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Garden Scents, Garden Work
A Walk in Jeanne Rose's Garden


Garden Entry D • • •

Artemisia arborescens

small Japanese Honeysuckle

As I hit the garden proper, this part of the path is composed of broken bricks and full-sized bricks that were extracted from the foundation of my 1900 Redwood Victorian home. When we re-did the foundation, we took out the bricks and we kept them and used them to make this particular path. We try to recycle everything from the house. It is an old house and everything about it is precious. There is a half-circle of bricks here leading to a path that is quite narrow and the path winds to the back of the garden. You know that the devil can only walk a straight line so my paths wind and circle to keep out all negative influence.

I have Orris Root for teething babies, I have Woodruff for May wine, and I have more Spearmint for Mint Juleps. As I go towards the garden and into the garden itself on my left is Artemisia arborescens which when distilled makes a deep navy blue essential oil used for serious skin conditions. Artemisia arborescens and the annual Tansy all are blue because of the azulene content. 

There is Honeysuckle and Rosa gallica that is already blooming. 

gallica Apothecary Rose

Rosa gallica officinalis is called the Apothecary rose. It dates before 1300 and is used to make Rose petal medicine, attar of Rose and potpourri. The scent is wonderful and its uses are innumerable. There is a small Angelica that I am somewhat bonsai-ing. It is in a little flue tile and it will never have room enough to grow big. Here is Feverfew, the leaves of which are used as a tea for migraine headache. To the left are Pansies and Lime Thyme in a clay pot that is perched on a truck axle. To the right is a huge, big quartz crystal that is the guardian crystal of the garden. There are more of my son's metal toys from when he was a baby, hanging in the trees and placed along the higgley piggley fence.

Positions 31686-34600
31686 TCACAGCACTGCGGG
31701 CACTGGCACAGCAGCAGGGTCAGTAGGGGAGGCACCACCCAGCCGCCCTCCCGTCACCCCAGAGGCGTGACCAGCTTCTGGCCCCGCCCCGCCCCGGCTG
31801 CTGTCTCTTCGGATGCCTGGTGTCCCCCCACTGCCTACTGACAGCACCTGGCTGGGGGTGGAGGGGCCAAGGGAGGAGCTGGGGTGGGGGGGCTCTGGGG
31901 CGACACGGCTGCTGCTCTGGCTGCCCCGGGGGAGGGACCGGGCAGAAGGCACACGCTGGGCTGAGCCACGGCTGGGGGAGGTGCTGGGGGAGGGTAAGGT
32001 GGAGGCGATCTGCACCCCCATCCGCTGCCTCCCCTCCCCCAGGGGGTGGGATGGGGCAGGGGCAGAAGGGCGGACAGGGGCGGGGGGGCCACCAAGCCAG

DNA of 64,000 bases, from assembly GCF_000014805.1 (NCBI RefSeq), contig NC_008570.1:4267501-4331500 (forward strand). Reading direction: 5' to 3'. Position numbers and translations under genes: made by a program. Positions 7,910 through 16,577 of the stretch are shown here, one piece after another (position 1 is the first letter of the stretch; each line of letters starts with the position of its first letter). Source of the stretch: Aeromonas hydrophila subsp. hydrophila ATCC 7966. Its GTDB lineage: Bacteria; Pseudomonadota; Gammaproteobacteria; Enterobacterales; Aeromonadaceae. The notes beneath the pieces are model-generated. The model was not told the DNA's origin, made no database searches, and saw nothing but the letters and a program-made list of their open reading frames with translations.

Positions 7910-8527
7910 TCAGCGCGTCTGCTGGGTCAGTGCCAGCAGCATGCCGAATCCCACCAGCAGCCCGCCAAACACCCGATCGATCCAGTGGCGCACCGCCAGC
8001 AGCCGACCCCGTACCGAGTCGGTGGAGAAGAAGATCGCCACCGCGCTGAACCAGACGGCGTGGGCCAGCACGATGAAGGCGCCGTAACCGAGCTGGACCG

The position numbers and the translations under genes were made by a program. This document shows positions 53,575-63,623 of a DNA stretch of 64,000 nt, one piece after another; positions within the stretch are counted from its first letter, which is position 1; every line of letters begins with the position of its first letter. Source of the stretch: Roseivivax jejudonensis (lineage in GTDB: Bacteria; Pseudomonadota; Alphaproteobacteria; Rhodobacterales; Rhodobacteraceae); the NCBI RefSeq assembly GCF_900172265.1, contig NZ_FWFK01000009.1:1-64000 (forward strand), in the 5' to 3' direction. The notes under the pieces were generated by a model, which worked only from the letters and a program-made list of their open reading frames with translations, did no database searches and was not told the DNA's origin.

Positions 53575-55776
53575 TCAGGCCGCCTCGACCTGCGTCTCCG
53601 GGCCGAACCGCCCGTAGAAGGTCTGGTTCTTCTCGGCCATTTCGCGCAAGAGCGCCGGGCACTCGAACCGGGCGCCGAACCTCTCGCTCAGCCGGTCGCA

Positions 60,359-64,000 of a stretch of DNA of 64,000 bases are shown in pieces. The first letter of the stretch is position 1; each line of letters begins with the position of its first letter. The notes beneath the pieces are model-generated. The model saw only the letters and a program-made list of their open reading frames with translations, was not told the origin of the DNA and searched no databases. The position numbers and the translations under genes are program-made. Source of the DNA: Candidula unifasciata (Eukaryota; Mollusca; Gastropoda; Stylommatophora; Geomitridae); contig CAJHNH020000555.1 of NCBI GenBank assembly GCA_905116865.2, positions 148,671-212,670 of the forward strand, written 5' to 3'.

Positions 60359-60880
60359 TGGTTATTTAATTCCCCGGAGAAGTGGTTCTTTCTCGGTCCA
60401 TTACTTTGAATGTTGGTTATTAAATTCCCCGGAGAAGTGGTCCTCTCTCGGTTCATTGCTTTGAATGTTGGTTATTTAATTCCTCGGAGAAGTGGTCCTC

A Lilac tree overhead may have to come down soon because it seems to be beginning to collapse. It was in full bloom at the beginning of April, now the blooms are beginning to die, and it is beginning to leaf out. [Sadly by 1997, the Lilac had to be removed.]    Lilac
East side E  • • • on right
Slipped right in front of the “Cedar” slat fence and just behind the Lilac is the Peppermint. 

What a fragrant plant. Mentha x piperita is a wonderful therapeutic plant, the tea and the essential oil are used to soothe the digestive tract and calm upset stomach. Tea or 1 drop of eo/cup of water is drunk. 

This is a wonderful essential oil for so many fragrant and therapeutic uses.

As I walk along and continue on the left side there is quite a good-sized hedge of a scented Geranium called Oak Leaf Geranium. This can be distilled, the essential oil collected and a hydrosol used for skin care.

We have Sweet Violets in a flue tile. Viola odora blooms in February and March. It is very fragrant. 

Sweet Violet is used for its vitamin C content and well as compresses for a sore throat or “clergyman’s throat”.

East Side E • • •

Again, to the left is a large area where I keep the flowering Ginger, both White and Yellow Ginger that will bloom at the end of summer. It has a fragrance that wafts into my bedroom on warm September nights and can be used to make wonderfully fragrant body perfumes. 

Flowering White ginger


Oh, yes, we have a Cistus ladaniferous on the left. Cistus ladaniferous is a perennial shrub. The gum and essential oil all have a fragrant, unforgettable balsamic scent called Labdanum. This is used in skin care and when inhaled has a powerful ability to bring up buried memories. 

Giant Burmese Honeysuckle

Lonicera hildebrandiana, the giant Burmese Honeysuckle is growing against the entire length of the east fence. In front, is the Geranium hedge and beyond is the Lemon verbena tree. 
Now, as I walk the path, I am underneath the 15-foot tall Lemon Verbena (Aloysia triphylla) tree. The trunk is still ahead of me. The leaves reach out to me already. I see Comfrey; I see another kind of Pelargonium.
Now, coming to where the small path begins to widen out again, I see Marshmallow officinalis, on the right at the base of my wondrous Lemon Verbena. The Marshmallow roots are used for a variety of emollient treatments for therapy. It is very soothing. I can see the trunk of the Lemon Verbena; it is about 6 to 8 inches in diameter. It is huge. 

I have recently been chopping away at the Honeysuckle that was beginning to strangle the Lemon Verbena, but now it is okay. We use Lemon Verbena leaves as a sleepy-time tea, with other flowers and leaves as a cool summer beverage or distilled for the hydrosol. Right at the bottom of the fence, here to my left and just back of my Lemon Verbena you can see the Angel of Silence, a small 3-foot tall sculpture sitting in the midst of Vinca minor
Jeanne Rose, San Francisco, CA,
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